If you would like to create a file on your own microcomputer, and then use MM to mail it to someone, you need to copy it somehow from your computer to the one MM is running on: a procedure known as uploading. How you will upload a file depends on your microcomputer, its operating system, and the communications software you use to connect to the host where you run MM.
Since MS-Kermit, Kermit for MS-DOS, is widely used, the following example shows how to upload with Kermit.
In preparation, the file to be sent has to be in ASCII format, also known as text or plain text. Many word processors save files in their own special format, so they can include instructions about page layout and typefaces. Most have a utility that converts a document to an ASCII file. With some database or spreadsheet programs the conversion is called printing to disk. One way to check format on an MS-DOS computer is to try to read the file with the MS-DOS type command: if you can read it, it's an ASCII file, and if not, you need to do the conversion first, before you can upload it.
The basic procedure, as shown in the example below, is to run Kermit on the remote computer, shown by the prompt C-Kermit, and give it the command receive with an optional filename, given as mailstuff in the example. Then escape to the local Kermit, using alt-x, and give it a send command with the MS-DOS file specification (what drive, directory, filename), shown here as a:mydata.txt. When it's done, give the command c to reopen the terminal session and quit from the remote Kermit.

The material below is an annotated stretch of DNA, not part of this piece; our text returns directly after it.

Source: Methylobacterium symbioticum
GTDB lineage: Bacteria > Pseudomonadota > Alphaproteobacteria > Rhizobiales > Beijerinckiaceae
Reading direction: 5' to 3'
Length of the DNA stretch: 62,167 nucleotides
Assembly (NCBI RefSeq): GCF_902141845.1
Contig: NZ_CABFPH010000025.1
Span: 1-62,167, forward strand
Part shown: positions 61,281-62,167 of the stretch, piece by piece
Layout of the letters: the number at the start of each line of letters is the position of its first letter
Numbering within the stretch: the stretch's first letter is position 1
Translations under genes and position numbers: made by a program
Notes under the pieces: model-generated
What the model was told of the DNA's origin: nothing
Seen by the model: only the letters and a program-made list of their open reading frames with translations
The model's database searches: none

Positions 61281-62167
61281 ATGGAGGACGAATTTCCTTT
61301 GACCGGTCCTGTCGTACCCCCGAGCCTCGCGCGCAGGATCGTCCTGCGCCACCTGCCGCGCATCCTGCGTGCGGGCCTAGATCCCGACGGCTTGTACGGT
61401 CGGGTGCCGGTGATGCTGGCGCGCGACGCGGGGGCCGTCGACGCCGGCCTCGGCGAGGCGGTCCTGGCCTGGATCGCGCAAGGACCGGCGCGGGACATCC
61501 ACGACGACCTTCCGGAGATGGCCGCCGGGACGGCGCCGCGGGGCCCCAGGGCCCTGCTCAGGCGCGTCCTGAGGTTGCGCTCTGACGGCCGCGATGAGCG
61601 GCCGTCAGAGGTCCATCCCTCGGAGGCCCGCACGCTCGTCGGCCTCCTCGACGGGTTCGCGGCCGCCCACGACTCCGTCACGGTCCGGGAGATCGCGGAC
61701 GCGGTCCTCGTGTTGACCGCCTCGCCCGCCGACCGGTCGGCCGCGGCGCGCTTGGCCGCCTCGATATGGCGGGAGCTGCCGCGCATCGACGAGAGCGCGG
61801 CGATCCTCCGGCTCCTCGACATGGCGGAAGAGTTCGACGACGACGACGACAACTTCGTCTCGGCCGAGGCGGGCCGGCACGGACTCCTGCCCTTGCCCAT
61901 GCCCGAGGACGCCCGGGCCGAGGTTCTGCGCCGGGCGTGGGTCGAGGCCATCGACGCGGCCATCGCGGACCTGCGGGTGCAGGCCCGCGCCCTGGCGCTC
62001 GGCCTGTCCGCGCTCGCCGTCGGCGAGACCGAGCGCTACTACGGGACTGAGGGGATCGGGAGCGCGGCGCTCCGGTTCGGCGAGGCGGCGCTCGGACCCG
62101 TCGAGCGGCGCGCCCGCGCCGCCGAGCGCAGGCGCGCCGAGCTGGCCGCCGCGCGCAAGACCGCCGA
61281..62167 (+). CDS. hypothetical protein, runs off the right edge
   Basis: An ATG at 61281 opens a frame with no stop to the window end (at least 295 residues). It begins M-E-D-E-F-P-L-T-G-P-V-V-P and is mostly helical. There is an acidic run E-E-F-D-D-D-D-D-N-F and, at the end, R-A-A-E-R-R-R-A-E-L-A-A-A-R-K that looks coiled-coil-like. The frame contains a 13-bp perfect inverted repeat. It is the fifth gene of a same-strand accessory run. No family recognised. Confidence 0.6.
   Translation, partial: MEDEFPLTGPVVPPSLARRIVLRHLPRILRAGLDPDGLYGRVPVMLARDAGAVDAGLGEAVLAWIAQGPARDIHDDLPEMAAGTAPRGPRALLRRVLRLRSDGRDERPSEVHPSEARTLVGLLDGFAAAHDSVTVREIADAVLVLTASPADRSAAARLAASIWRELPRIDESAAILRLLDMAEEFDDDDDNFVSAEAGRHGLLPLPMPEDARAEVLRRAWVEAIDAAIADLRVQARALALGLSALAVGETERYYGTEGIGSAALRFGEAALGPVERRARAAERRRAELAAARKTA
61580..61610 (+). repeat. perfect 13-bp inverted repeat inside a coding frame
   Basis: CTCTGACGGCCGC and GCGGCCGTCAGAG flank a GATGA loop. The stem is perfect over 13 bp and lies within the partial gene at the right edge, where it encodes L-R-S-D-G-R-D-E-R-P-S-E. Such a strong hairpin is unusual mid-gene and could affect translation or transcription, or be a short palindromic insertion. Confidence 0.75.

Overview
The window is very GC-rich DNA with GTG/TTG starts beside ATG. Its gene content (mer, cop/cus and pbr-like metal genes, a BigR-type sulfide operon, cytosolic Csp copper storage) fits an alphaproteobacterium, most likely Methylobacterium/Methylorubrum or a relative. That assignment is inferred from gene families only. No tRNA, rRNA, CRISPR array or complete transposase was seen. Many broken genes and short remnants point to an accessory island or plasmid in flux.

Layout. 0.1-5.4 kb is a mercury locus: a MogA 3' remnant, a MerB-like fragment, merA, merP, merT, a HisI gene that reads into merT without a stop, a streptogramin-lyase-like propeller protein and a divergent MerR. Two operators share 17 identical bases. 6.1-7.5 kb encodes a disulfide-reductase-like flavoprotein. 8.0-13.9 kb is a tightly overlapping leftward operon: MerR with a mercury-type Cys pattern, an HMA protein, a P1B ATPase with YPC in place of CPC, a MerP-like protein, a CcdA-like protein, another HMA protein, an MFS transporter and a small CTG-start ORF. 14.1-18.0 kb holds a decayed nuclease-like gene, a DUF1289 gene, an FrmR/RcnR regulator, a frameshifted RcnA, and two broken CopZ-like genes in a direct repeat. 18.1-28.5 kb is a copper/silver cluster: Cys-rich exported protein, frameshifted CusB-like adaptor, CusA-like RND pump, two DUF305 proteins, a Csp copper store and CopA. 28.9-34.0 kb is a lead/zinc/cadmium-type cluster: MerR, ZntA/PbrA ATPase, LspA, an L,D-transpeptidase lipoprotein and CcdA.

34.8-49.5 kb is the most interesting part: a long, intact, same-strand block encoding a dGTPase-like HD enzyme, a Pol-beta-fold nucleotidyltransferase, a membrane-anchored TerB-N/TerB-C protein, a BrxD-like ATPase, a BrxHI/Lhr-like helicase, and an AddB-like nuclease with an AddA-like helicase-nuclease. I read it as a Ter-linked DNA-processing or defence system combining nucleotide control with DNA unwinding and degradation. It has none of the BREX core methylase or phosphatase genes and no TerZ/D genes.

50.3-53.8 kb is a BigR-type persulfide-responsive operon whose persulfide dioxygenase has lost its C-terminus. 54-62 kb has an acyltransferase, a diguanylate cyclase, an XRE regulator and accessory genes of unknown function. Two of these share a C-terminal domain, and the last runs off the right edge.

$ kermit C-Kermit, 4F(095) 31 Aug 89, 4.2 BSD Type ? for help C-Kermit>receive mailstuff Escape back to your local Kermit and give a SEND command... [alt-x] MS-Kermit>send a:mydata.txt
MS-Kermit: 3.11 7 Sep 1991 File name: MYDATA.TXT KBytes transferred: 0 Percent transferred: 100% Sending: Completed Number of packets: 86 Packet length: 4 Number of retries: 0 Last error: Last message: mailstuff MS-Kermit>c
... C-Kermit>receive mailstuff Escape back to your local Kermit and give a SEND command... [return] C-Kermit>q $
Copy the file into an MM message using the control-b command.
Message (End with CTRL/D or ESC Use CTRL/B to insert a file, CTRL/E to enter editor, CTRL/F to run text through a filter, CTRL/K to redisplay message, CTRL/L to clear screen and redisplay, CTRL/N to abort, CTRL/P to run a program and insert output.): Here's my data: [control-b] Insert file: mailstuff [OK] [escape] S>
Clean up afterwards by removing the file mailstuff, when you no longer need it on the mail host.
$ rm mailstuff $
You can use a similar procedure with Mac Kermit (for Macintosh) and with other communications software that uses the Kermit protocol. See the documentation that came with your software for more information.
If your communications software and your MM host both support another file transfer protocol, like Xmodem, you can use that as an alternative to Kermit.
Your communications software may have a command that sends an ASCII file from the PC as if it were being typed in. When this works, it is easier than uploading the file. Just get to the Message prompt in MM, and send the file. Since no error correction is being done, the file may get corrupted during the transfer, or the transfer may abort before it is complete. Kermit or other protocols are more recommended since they check for transmission errors.